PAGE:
Duong Anh Son and Tran Vang-Phu examine the positive and negative effects of free trade agreements (FTAs) on the WTO. Their paper recommends that the WTO and its members should reform the current regulations governing the WTO’s power and member states’ obligations in negotiating and signing new FTAs. This paper will be highly useful to other scholars studying FTAs and the WTO in current global trade and the future development trend of FTAs.
The next paper by Tuhana, Jamal Wiwoho, and I Gusti Ayu Ketut Rachmi Handayani aims to analyze the governance of economic philosophy by analyzing the relationship between the economic constitution and the philosophical-ideological reflection of Pancasila in critical argumentation. The study was conducted using a normative juridical approach with selected sources of legal information utilized. The analysis technique was conducted using a qualitative design. The results of the study found that the economic constitution has a relationship with philosophical reflections in the form of the basic philosophy of Indonesia’s economic development and conformity with the ideological reflection of Pancasila as the state ideology.
Liburn Mustafa and Mensur Morina’s research examines the institutional approach of the Serbian state toward ethnic minorities, specifically towards the Albanian ethnic minority in Serbia. The study finds out that the violation of freedom and national rights toward the Albanian minority in Serbia has reflected strong forms of political behavior. In conclusion, it turns out that the Albanian political class in Serbia, disappointed by the state institutions, seeks the help of the mother state of Kosovo so that the status of the Albanians in Serbia is resolved the same as the status of the Serbs of Kosovo. This paper seeks to contribute to central government relations with ethnic minorities as well as making a non-prejudiced approach to the freedoms and rights of ethnic minorities in general.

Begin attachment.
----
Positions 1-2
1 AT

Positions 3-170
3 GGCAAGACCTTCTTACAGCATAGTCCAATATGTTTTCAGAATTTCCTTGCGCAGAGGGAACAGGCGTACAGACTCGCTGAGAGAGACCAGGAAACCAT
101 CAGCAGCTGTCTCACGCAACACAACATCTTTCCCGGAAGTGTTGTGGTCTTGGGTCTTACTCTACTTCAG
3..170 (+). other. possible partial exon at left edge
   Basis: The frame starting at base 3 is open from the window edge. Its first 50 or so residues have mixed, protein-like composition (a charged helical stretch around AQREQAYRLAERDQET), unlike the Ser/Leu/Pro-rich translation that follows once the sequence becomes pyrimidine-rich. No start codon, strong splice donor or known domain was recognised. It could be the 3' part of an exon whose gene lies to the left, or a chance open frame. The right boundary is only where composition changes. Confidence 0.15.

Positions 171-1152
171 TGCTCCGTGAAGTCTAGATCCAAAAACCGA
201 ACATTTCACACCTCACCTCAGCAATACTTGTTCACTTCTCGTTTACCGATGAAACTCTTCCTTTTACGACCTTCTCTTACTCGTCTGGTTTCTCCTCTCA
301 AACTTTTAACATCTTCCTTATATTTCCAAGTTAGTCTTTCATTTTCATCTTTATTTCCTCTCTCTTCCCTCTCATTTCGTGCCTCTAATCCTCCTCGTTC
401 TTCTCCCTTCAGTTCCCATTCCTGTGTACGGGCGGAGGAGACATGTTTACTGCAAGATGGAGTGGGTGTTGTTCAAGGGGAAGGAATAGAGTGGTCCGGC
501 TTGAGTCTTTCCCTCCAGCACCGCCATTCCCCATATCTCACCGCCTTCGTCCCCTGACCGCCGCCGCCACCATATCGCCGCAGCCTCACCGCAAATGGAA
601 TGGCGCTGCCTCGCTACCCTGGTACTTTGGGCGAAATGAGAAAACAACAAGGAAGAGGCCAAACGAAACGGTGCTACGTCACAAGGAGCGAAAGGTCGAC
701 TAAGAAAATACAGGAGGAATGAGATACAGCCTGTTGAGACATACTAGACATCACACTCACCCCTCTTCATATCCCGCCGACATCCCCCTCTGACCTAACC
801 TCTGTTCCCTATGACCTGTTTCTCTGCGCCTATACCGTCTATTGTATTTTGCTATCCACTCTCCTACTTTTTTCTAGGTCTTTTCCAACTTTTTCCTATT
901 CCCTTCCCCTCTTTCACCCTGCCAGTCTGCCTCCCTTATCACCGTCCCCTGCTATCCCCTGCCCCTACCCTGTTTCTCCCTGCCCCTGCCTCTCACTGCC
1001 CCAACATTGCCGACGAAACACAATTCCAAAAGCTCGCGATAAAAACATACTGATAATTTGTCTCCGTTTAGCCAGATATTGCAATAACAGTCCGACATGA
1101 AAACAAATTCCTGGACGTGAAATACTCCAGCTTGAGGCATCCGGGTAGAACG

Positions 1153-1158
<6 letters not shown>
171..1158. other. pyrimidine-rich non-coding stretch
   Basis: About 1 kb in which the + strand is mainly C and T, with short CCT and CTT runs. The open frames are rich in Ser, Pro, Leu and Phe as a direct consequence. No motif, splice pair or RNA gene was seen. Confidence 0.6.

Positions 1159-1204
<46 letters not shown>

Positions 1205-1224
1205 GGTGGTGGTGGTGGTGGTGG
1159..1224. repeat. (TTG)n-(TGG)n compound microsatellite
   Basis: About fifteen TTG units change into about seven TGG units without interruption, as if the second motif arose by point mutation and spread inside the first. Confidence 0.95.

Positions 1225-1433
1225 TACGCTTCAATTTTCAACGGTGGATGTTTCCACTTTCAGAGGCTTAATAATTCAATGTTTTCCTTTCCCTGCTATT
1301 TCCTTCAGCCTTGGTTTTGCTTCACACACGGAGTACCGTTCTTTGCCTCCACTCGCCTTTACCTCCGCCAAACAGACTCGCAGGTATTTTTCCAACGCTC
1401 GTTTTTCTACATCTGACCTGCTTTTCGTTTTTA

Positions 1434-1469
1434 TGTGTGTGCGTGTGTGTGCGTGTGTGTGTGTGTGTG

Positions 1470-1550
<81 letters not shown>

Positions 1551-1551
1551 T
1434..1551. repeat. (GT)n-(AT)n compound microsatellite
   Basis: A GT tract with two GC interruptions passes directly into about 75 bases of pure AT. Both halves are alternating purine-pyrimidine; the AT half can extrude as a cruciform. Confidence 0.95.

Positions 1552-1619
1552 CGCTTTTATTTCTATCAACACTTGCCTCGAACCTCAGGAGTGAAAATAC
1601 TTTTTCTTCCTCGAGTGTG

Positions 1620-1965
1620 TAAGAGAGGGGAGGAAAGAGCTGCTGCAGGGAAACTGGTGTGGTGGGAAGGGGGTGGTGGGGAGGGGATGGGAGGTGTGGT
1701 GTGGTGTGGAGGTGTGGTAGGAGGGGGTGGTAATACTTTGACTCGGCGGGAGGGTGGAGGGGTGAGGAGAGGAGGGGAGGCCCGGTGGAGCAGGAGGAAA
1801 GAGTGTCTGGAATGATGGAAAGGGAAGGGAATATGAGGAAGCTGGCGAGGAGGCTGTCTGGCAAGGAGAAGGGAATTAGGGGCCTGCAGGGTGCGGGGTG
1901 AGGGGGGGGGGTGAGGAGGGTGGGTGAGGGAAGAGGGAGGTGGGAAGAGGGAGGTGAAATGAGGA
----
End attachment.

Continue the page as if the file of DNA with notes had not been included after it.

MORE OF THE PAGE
Salsabil Shabrina and Aju Putrijanti provide an interesting analysis of the moral principle and values contained in the Indonesian Notarial Code of Ethics that prohibits notary from doing any publication or promotional activities, focusing on the phenomenon of notaries who utilizes online media to provide legal counselling and the possible consequences given to the notary who violates it. The results of this study conclude that notaries, in carrying out their duties and positions, are required to work properly and professionally and follow a code of ethics, so that notary products in the form of authentic deeds can provide legal protection and legal certainty to parties in need.
The research by Stergios Galanis, Michail Pazarskis, Sofia Kourtesi, and Maria Gkatziou focuses on the current state of Greek governance and recent legal developments after the merging of local government organizations and their associated municipal and regional-owned companies provides new insights and conclusions regarding the implantation of governance in the local government organizations and their state-owned enterprise after mergers.
In the final study of this issue, Faisal Abdulhafez Alshawabkeh and Tayil Mahmoud Shiyab analyses the administrative and penal protection of the right to privacy under the United Arab Emirates (UAE) legislation, in comparison with the relevant Jordanian legislation. It is argued that the UAE and Jordanian legislations are insufficient and they should be modified to comply with the new technologies due to the multiplicity of agencies supervising the protection of this right and the absence of a central authority.
You are welcome to browse the full issue at the following link.
We hope that reading this issue will be pleasant and informative for you!